by guest blogger Jacob Wilde
There once lived a famous French philosopher by the name of Rene Descartes - famous for his fetish for cross-eyed women - but also famous for his obsession with a particular story. It is a simple story, and it goes like this:
There once was a famous Greek man who owned hundreds and hundreds of olive trees. The oil he made from them had made him quite wealthy, and he possessed anything and everything he could have wanted. His life was filled with joy and contentment.
One summer, a terrible drought fell upon the land, and little by little, the moisture fled from the olive trees, hissing out of leaves, twigs, branches, limbs, until every single tree the man owned had withered and died. His money disappeared. His possessions had to be sold for food. And one day, all the man had left was his house, his clothes, and a bowl full of olives.
He was distraught with grief, with emptiness, with self-pity. And so, he decided to hurl himself from the cliff at the end of his village, overlooking the sea. He set out for the cliff, popping the last of his olives in his mouth as he went, and throwing their pits over his shoulder. He passed through the village with his face to the ground and after some time reached the cliff’s edge. He looked down at the salty mist curling up from the rocks below and just as he was about to jump into oblivion, he looked over his shoulder. A beggar was approaching him from where he had just come. He was crawling on the ground, picking up the discarded olive pits, sucking on them for any last piece of salt or nutrition.
Why did a man who spent most of his time thinking about Cartesian grids and epistemology become so interested in this story? It seems to be simply about a difference in perspective and a difference in appreciation. A rich man loses all he has, and doesn’t realize until the end of his life that what he had was still quite a lot.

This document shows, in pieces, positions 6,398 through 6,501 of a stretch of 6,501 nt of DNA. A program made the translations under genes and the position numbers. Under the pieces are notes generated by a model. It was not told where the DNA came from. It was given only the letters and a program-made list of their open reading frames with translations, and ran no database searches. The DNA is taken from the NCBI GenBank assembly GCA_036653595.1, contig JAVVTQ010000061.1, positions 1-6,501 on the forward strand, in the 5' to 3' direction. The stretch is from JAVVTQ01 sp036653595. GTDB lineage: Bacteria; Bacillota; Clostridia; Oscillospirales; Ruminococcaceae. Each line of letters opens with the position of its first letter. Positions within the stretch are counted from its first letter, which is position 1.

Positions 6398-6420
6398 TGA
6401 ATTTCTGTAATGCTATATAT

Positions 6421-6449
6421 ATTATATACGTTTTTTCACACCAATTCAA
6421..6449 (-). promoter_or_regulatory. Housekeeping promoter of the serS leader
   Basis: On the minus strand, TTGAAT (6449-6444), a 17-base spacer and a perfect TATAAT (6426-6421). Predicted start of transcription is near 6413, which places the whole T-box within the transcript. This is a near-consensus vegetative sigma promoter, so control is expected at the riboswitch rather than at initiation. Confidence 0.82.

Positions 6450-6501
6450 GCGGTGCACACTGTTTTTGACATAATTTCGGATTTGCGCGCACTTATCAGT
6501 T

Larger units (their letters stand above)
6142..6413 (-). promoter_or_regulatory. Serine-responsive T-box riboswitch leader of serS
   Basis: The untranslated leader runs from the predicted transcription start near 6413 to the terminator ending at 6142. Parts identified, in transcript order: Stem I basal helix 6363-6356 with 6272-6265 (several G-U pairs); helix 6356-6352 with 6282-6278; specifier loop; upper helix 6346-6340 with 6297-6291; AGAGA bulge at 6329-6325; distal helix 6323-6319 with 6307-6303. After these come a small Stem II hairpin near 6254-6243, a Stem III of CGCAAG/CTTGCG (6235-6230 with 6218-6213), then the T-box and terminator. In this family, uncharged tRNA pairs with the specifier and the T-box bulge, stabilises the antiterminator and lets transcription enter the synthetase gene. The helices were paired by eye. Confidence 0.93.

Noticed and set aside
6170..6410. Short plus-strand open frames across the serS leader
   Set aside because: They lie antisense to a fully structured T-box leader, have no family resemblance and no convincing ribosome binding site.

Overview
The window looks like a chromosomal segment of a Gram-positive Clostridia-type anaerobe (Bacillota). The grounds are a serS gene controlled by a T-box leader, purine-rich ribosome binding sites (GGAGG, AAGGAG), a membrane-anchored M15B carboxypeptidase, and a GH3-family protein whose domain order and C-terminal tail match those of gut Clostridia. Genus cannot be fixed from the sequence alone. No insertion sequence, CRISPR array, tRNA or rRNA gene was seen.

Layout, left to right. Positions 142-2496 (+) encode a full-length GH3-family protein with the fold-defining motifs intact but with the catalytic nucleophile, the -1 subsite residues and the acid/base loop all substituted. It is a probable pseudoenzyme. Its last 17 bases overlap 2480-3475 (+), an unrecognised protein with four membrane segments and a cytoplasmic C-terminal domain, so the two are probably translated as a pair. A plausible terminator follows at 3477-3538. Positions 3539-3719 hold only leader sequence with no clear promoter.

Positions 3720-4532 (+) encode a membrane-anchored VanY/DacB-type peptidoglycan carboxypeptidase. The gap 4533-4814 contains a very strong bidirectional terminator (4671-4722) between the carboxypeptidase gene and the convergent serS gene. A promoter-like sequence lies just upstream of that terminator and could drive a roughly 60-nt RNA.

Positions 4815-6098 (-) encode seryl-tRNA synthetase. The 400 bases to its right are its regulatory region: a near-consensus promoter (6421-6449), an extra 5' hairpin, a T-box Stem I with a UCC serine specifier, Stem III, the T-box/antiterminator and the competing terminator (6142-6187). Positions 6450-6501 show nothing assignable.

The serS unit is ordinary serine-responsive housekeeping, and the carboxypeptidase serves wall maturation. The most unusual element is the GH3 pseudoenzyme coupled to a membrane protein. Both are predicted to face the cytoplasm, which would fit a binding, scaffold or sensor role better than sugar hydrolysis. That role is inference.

This story Descartes loved is more than about gratitude and thanksgiving. It’s about people. We are the rich. We are the poor. But we are also the olives.
Each and every person we meet will experience us in a different way. Some will take a bite, toss us over the shoulder, to some we’ll do the same. But others will pick up your pit. Your black purple, fleshy, salty, rock hard pit. And they’ll lick it. And they’ll think it tastes wonderful. Oscar Wilde once said, “never love anyone who treats you like you’re ordinary.” I think that we all have a weird, oddly shaped pit. And there are many people out there who will think your’s is beautiful and nourishing.
When I was younger, I was convinced the key to a contented life was to not be boring. To be creative, and different, and special, and to not just have a little bitty house and a little bitty dog. But the more I thought about it, the more I wondered: what’s wrong with a little bitty life?
Whatever sort of life you lead there’s a lot of olives. Things you can have or not have, things you can be interested in or not interested in, people you can love or not love. But the point is that no matter how many olives you lose, no matter how many pits you pick up from the street, whether it’s a person you appreciate, a hobby you get deep into, or a sandwich, you will always have one olive and that’s you. It’s a simple thing, but I think sometimes we get so caught up in being special, maybe even in being happy, that we forget just how lucky we are to have ourselves.
I don’t think you need to take your olive to the white cliffs of Dover. I don’t think you need to learn Latin. You don’t need to drink wine and live dangerously. But you have a life. You have an olive, you luck lucky sods. I hope you never get to the point where you become so unappreciative of that little morsel, that you throw the pit over your shoulder.
Jacob Wilde is a 17 year old award-winning writer from Eastern Ontario. He is entering his first year at Queen's University to study psychology on a Chancellor's Scholarship.